Hitting the Right Notes in Retirement

Rock your golden years

Everyone wants to enjoy their retirement. And with good financial planning, you can find fulfilment by pursuing all that you want. Here are some ideas to help you come up tops during retirement.

With the desired age of retirement hovering at 61 years old and only 19% of Singaporeans being aware of how much it costs to stop working at that age, it is more pressing than ever to learn how to build up a steady flow of funds1.

Understanding Retirement Through 3 Stages

At present, Singaporeans live to an average of 80.6 years for men and 85.1 years for women2. While this means you have more time to make the most of your retirement, it also means that your funds need to last longer.

Having the foresight to understand how your financial needs will vary across your retirement years helps you make wiser decisions in building your funds.

Here’s a ‘playlist’ reflecting the pace across the 3 stages of retirement:

Rock Through The 3 Stages

You’re in your mid-60s and just beginning to embrace retirement. The kids are doing well, your mortgage is paid up, and your alarm clock is set permanently to ‘off’. This is your time to do what you’ve always wanted – see the world, learn a new skill, indulge in a hobby.

Since you’re not drawing a regular salary any more, you’ll be relying on other sources of income. So it’s essential to make sure you have enough to continue living it up. If you’d like to estimate the income you’ll need in retirement, tap on DBS FutureMe to determine your retirement lifestyle and start planning today.

Tips to help you find your groove:
    • Maintain a steady stream of income and keep your investments growing
      Dividends and CPF retirement payouts give you a regular income stream. By relying on these, you can keep your equities portfolio growing, to build greater security for the years ahead. Meanwhile, your time deposits, bonds and other insurance plans that would have matured can supplement your income.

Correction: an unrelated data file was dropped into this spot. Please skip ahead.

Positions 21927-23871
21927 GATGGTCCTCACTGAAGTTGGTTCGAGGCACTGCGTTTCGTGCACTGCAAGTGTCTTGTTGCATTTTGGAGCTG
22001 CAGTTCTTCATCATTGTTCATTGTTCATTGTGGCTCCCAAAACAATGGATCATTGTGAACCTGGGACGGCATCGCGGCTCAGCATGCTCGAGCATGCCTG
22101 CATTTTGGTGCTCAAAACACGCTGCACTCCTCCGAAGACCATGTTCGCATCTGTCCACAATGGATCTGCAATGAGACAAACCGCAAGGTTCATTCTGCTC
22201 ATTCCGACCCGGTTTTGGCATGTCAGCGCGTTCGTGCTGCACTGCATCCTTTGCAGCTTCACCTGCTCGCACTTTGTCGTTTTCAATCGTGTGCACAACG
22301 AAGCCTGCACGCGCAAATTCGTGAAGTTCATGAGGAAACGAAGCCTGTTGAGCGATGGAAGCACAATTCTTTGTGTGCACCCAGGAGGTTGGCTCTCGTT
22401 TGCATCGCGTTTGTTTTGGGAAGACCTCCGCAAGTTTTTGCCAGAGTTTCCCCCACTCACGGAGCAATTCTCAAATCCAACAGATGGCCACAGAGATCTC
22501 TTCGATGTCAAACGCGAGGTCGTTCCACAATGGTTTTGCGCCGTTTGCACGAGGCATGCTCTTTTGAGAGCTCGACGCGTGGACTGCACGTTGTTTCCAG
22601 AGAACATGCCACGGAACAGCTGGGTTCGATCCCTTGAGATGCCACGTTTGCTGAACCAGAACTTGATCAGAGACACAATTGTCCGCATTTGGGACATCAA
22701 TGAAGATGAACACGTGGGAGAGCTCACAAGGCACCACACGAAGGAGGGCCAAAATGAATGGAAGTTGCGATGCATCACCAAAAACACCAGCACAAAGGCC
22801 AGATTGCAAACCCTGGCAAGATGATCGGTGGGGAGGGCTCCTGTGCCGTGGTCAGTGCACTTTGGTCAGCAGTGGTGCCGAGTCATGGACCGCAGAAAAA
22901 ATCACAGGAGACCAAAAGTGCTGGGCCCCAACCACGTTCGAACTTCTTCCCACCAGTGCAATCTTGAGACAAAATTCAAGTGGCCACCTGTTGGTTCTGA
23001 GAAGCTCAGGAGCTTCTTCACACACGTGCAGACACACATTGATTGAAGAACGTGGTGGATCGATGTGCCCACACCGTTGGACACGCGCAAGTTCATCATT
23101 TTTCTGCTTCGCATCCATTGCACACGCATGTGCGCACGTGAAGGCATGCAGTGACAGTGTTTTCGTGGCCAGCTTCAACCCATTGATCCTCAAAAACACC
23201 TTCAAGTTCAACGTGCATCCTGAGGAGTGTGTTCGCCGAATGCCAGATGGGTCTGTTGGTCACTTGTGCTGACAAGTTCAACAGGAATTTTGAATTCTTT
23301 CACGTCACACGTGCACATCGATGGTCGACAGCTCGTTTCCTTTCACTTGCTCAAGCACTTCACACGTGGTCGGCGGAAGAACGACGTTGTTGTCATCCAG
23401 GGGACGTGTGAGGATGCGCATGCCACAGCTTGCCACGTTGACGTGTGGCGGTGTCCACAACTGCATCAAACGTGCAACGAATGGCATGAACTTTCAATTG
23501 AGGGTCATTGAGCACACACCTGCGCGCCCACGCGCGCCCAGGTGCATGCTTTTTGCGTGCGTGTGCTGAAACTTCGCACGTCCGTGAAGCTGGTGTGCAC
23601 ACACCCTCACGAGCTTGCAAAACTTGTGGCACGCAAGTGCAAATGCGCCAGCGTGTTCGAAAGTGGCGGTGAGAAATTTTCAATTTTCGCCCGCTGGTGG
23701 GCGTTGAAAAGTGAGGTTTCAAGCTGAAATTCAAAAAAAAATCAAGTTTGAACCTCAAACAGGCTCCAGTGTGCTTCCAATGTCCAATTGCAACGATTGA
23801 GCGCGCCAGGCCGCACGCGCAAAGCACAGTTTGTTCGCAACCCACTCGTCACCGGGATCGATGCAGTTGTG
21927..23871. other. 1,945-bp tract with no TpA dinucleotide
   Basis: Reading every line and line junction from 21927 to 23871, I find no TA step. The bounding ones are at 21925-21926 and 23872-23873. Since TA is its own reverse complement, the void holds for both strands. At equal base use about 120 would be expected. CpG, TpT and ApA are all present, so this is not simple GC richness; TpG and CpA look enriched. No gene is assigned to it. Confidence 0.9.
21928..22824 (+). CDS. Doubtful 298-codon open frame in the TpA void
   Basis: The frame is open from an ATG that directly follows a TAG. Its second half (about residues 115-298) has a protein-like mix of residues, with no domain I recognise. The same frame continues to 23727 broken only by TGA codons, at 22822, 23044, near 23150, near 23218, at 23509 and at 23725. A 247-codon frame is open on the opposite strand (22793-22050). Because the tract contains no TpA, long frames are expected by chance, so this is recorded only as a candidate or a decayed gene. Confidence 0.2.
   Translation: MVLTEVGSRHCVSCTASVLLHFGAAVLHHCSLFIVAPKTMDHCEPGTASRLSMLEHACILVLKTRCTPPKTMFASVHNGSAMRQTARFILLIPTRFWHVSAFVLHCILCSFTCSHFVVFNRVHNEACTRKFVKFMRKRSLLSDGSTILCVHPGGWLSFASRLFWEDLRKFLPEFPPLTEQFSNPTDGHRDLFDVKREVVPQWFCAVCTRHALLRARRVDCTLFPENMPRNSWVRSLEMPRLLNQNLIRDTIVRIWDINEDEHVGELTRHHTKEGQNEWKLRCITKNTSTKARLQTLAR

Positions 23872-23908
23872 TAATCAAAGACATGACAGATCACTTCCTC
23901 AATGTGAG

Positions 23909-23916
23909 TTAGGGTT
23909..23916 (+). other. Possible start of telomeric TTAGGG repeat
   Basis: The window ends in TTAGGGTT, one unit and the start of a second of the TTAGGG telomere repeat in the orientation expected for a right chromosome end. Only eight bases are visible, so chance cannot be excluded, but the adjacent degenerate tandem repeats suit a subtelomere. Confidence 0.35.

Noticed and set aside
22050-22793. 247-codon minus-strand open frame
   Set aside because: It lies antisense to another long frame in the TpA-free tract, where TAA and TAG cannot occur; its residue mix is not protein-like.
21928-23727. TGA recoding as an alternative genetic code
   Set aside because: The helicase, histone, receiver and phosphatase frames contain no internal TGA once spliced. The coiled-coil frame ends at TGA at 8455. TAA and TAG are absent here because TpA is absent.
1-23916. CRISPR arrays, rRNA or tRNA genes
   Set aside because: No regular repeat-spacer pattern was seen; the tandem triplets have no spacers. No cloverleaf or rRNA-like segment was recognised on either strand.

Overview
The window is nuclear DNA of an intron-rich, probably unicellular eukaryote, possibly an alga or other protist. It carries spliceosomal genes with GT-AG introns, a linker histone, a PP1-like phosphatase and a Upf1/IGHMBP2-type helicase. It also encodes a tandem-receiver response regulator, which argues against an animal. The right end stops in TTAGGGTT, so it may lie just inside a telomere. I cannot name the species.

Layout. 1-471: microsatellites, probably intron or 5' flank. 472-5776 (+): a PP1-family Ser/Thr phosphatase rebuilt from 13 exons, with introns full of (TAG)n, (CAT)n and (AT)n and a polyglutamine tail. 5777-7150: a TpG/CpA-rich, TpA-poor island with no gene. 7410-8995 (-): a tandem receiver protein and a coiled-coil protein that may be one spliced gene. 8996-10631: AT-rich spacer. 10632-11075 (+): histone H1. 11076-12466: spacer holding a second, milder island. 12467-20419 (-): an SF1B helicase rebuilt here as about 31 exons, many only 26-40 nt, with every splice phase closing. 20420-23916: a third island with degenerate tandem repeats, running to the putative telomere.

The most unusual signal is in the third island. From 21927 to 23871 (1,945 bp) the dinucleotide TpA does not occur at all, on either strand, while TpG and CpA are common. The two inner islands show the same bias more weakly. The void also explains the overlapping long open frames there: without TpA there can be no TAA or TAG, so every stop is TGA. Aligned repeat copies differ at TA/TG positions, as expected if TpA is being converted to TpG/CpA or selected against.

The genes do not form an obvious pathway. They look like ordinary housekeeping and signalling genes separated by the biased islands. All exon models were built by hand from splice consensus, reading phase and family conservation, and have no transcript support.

• Consider tapping on your Supplementary Retirement Scheme (SRS) funds
      This could give you another steady stream of income to help cover your living and medical expenses which your insurance plans or Medisave don’t. Withdraw smaller amounts annually, and you may not be even be taxed.
    • Look into a Multi-Currency Term Loan on your investments
      If you need to release funds from your fixed assets, a Multi-Currency Term Loan on your investment holdings with us could unlock some spare cash. You could then use this to cover living expenses, or reinvest it to receive another stream of income.
  • Plan your legacy
    A Universal Life policy is one way to build, preserve and share your wealth while giving you more flexibility to spend throughout your retirement.

Here’s an illustration of how Universal Life can help you:
As these policies are highly customised, a financial planner can best advise you on setting up one that meets your needs.